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Passover 1 5779-2019

“The Passover Seder–Focus on the Children”
(Revised and updated from Passover 5760-2000)

Even before the enslavement of the Jews began, Pharaoh instructed the midwives to kill all the newborn Jewish babies. The Midrash goes further, asserting that Pharaoh’s disproportionate hatred of Jewish children led him to try to remedy his leprosy affliction by bathing in the blood of Jewish children. On Passover night, every Jew is a child, and every Jew becomes a parent, to underscore the importance of nurturing the next generation.

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Emor 5777-2017

“Communicating a Vital Message Clearly”

The Torah prohibits the priests from performing the one mitzvah--burying the dead, that seems so natural for them.

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Vayeira 5774-2013

“Greater than Welcoming the Divine Presence”

Is welcoming guests a greater mitzvah than welcoming the Divine Presence? Perhaps they are of equal value?       

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Vayikra 5773-2013

"Achieving Spiritual Ascendance Through Sacrifice"

Why do Jewish children begin their study of Torah with the complicated laws of sacrifice? What is ultimately achieved by the bringing of animal sacrifices?

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Kee Tisah 5773-2013

“The Vengeful G-d--Revisited”

The last of the 13 Attributes of G-d’s mercy is that G-d will not completely cleanse sinners. Is the G-d of the Hebrew Bible a “vengeful G-d”?

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Chayei Sarah 5773-2012

"Beware Not to Return My Son There!"

Why was Abraham so adamant about not allowing his servant, Eliezer, to take Abraham’s son, Isaac, out of the land of Israel to look for an appropriate mate?

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Emor 5772-2012

"Lessons from a Priest’s Wanton Daughter"

The bad habits that we see some of our children developing may not be due to the children’s own personal shortcomings, but rather a result of the failure of proper parental nurturing. The only way for the priests, parents, and children to become sanctified and remain sanctified is for parents to serve as sanctified examples for their children and their families.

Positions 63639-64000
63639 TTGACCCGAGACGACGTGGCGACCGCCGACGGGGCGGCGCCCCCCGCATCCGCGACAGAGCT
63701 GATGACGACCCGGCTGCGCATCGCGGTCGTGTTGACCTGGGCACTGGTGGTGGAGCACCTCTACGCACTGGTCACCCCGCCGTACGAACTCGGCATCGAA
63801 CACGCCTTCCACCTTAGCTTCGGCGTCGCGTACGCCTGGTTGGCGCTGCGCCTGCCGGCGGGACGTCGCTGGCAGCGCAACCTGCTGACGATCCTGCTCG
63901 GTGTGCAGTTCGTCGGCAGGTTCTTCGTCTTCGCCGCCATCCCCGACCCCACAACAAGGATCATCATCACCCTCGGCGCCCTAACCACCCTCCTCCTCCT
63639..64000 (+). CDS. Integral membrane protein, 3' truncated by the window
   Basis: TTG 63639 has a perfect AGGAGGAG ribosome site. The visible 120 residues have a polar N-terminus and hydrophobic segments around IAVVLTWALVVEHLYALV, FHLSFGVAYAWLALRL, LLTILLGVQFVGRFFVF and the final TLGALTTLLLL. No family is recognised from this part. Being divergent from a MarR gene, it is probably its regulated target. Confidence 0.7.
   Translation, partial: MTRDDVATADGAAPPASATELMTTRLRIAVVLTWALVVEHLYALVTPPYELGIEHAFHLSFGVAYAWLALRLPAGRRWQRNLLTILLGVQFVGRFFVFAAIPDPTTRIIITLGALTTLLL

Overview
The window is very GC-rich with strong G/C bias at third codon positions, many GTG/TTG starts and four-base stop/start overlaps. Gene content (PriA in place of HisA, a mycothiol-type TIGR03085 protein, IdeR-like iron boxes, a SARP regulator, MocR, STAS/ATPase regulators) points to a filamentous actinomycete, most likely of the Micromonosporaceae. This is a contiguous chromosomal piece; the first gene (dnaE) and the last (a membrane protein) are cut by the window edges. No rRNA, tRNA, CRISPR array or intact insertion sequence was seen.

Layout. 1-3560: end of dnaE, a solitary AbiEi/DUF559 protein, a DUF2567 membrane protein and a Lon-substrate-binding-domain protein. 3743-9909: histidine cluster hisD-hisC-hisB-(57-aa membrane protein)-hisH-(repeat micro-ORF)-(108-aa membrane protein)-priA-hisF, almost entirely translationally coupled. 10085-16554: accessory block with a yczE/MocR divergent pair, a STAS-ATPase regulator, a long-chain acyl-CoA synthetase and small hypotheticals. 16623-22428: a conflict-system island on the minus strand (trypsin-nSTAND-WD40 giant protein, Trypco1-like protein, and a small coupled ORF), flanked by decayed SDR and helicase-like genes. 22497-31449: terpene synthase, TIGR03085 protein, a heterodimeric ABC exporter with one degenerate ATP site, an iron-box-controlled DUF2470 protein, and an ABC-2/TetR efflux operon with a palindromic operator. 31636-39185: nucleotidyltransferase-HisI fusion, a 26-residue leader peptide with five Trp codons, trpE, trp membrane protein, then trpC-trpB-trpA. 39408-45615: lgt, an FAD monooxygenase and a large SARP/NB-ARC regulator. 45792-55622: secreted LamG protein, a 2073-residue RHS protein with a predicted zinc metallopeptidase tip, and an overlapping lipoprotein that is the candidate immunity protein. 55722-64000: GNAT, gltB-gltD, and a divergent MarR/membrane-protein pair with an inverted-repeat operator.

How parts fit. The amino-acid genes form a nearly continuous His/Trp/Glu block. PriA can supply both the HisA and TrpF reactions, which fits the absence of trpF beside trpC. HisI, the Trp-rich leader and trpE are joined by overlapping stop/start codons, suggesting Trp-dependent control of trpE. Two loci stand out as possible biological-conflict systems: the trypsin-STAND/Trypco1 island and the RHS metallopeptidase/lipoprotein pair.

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Metzora 5771-2011

"We Hold These Truths To Be Self-Evident"

Notwithstanding the uniqueness of the Declaration of Independence, the idea that certain concepts and ideas are truly “self-evident,” is not an original Jeffersonian concept. The Torah is filled with concepts and ideas that are regarded as self-evident.

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Tazria 5771-2011

“Childbirth and Ritual Impurity”

In face of the great challenges that young mothers face, every birth brings trauma, fear, lack of confidence. Scripture states that when a woman bears a child, she shall be impure. But when that period ends, there is re-entry and welcoming, in the fullest sense.

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Vayechi 5769-2009

"Blessing the Children"

There is no greater joy for parents than to bask in the blessings of one's children. Unfortunately, there is no greater pain that one can endure than the shame brought upon one's family and on the family of humankind by our children.

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Kee Tavo 5768-2008

"Redeeming Captives"

One of the truly haunting verses of the Torah that we encounter in Parashat Kee Tavo is the prediction that our sons and daughters will not be ours, for they will be led into captivity. The mitzvah of "Pidyon Sh'vuyim," redemption of captives, is one of the highest mitzvot in the hierarchy of biblical commandments. Redeeming our contemporary "captives" must be the call of the hour.